Throughout the early 1800’s, the Old Oakville harbor was a key entry port for sailors and merchants. By the 1820’s, the entire territory acquired by the British Crown was auctioned to a farmer and businessman named William Chisholm. William’s father was a Scottish immigrant and United Empire Loyalist who once served as a veteran in the War of 1812 against the United States. The Chisholm family also pioneered the shipbuilding industry in the town, but they were only able to keep their enterprise afloat against stiff competition until 1842. Shipbuilding was a thriving industry even in the 20th Century. Apart from shipbuilding, the town was also an important sector for wheat farming and timber production until the 1850’s.

Interestingly, the Old Oakville Harbor was one of the vital entry points for smuggling the African American slaves who escaped via the Underground Railroad. Canada was the biggest sanctuaries in North America for enslaved peoples of African descent.

Industrialization of Oakville was made possible with the opening of local and international corporations. Procor, a Canadian railway car producer, was established in Oakville in 1952. Oil manufacturers like Citgo (formerly Cities Service) and Shell also built headquarters in town. The American Ford Motor’s Company also located its Canadian headquarters in Oakville.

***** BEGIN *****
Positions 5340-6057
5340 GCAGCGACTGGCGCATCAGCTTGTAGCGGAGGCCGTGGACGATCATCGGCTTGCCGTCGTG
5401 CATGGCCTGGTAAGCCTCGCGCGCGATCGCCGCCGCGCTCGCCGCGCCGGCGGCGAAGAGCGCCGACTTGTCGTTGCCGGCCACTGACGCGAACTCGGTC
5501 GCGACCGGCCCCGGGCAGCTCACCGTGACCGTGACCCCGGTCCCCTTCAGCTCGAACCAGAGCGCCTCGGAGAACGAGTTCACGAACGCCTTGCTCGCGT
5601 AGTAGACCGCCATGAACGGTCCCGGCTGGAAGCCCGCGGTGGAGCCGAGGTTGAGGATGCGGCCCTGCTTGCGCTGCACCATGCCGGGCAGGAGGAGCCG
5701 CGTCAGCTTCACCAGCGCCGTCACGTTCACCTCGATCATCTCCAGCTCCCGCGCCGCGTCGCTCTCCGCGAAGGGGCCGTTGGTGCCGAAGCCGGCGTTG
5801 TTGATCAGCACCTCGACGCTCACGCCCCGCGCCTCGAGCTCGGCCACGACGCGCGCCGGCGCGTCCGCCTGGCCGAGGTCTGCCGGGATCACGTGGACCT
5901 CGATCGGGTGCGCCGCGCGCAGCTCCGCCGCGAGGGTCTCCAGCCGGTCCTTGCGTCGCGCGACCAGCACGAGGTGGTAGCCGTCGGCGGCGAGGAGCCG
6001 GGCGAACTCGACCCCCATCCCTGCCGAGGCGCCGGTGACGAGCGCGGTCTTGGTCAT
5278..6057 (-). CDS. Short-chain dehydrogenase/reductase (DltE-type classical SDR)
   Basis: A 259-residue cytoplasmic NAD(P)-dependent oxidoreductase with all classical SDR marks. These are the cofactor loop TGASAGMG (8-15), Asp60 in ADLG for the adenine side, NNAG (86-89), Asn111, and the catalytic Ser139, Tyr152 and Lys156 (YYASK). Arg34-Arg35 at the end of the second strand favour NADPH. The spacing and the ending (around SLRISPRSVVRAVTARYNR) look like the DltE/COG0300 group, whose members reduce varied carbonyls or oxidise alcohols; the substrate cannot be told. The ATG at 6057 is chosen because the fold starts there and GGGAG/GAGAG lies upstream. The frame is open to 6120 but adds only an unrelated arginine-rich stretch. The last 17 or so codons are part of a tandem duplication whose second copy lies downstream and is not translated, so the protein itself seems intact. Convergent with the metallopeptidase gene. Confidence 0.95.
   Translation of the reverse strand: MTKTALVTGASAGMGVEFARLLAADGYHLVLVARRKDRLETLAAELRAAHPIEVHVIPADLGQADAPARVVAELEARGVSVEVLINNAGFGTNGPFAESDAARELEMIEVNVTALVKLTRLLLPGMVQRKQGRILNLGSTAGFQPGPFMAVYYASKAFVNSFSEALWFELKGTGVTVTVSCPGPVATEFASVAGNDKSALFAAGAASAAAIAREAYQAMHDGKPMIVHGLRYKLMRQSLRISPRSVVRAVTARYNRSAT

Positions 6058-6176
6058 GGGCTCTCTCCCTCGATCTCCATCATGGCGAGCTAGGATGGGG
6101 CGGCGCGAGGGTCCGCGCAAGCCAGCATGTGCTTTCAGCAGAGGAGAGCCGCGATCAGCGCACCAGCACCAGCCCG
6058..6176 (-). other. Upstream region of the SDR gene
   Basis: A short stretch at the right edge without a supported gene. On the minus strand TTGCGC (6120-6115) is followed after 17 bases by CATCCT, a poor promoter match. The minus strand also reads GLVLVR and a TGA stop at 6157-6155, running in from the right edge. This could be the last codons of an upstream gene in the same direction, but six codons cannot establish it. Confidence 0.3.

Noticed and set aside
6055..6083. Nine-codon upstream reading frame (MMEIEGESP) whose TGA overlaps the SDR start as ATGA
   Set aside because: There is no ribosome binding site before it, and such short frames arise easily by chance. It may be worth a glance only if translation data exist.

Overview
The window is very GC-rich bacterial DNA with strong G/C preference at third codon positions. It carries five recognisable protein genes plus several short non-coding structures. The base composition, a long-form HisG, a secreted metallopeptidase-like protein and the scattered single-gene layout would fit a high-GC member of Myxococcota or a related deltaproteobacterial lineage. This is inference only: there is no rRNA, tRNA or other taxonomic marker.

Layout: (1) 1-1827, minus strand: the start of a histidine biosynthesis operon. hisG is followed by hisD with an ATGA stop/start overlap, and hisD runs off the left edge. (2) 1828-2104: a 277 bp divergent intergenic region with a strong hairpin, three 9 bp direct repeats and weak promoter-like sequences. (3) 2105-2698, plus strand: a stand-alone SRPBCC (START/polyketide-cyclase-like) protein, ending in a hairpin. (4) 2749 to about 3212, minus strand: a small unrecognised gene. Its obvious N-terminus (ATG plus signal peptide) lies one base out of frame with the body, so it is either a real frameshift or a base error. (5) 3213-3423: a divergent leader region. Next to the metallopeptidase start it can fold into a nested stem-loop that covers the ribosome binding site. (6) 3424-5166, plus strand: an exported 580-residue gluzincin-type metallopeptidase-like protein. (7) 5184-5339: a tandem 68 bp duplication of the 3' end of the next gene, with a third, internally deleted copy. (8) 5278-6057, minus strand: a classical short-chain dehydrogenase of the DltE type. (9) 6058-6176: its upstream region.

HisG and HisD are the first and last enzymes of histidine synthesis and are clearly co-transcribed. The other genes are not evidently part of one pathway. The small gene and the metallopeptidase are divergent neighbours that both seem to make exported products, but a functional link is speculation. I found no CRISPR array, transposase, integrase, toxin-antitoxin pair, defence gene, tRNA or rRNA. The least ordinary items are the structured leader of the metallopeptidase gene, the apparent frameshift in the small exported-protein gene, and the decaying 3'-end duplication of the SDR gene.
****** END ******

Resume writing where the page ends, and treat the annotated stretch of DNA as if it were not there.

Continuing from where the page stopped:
The Custom House is one of the key historical landmarks of Oakville. This antique building once served as an upgraded office of the customs service in 1856, built by the founder’s son William Chisholm. In 1834, the Oakville Harbor was declared a port of entry into Canada by the British Crown. For nearly fifty (50) years Custom House and its annexed Bank of Toronto has handled trade and transport between Toronto, Hamilton and other affiliated cities. In 1983, this building completed its extensive renovation since the 1930’s courtesy of the Oakville Historical Society.

Another key historical landmark is the Erchless Estate. Named after the Chisholm Clan base in Inverness, Scotland, the mansion has housed six generations of the Chisholm family since its founder. This property was eventually sold in the 1960’s to local realtors. The town representatives purchased the estate in 1977, with the last of the tenants vacating the premises in 1989. Since its opening on May 18, 1991, the estate has been visited by tourists who enjoy the scenic view of Lake Ontario.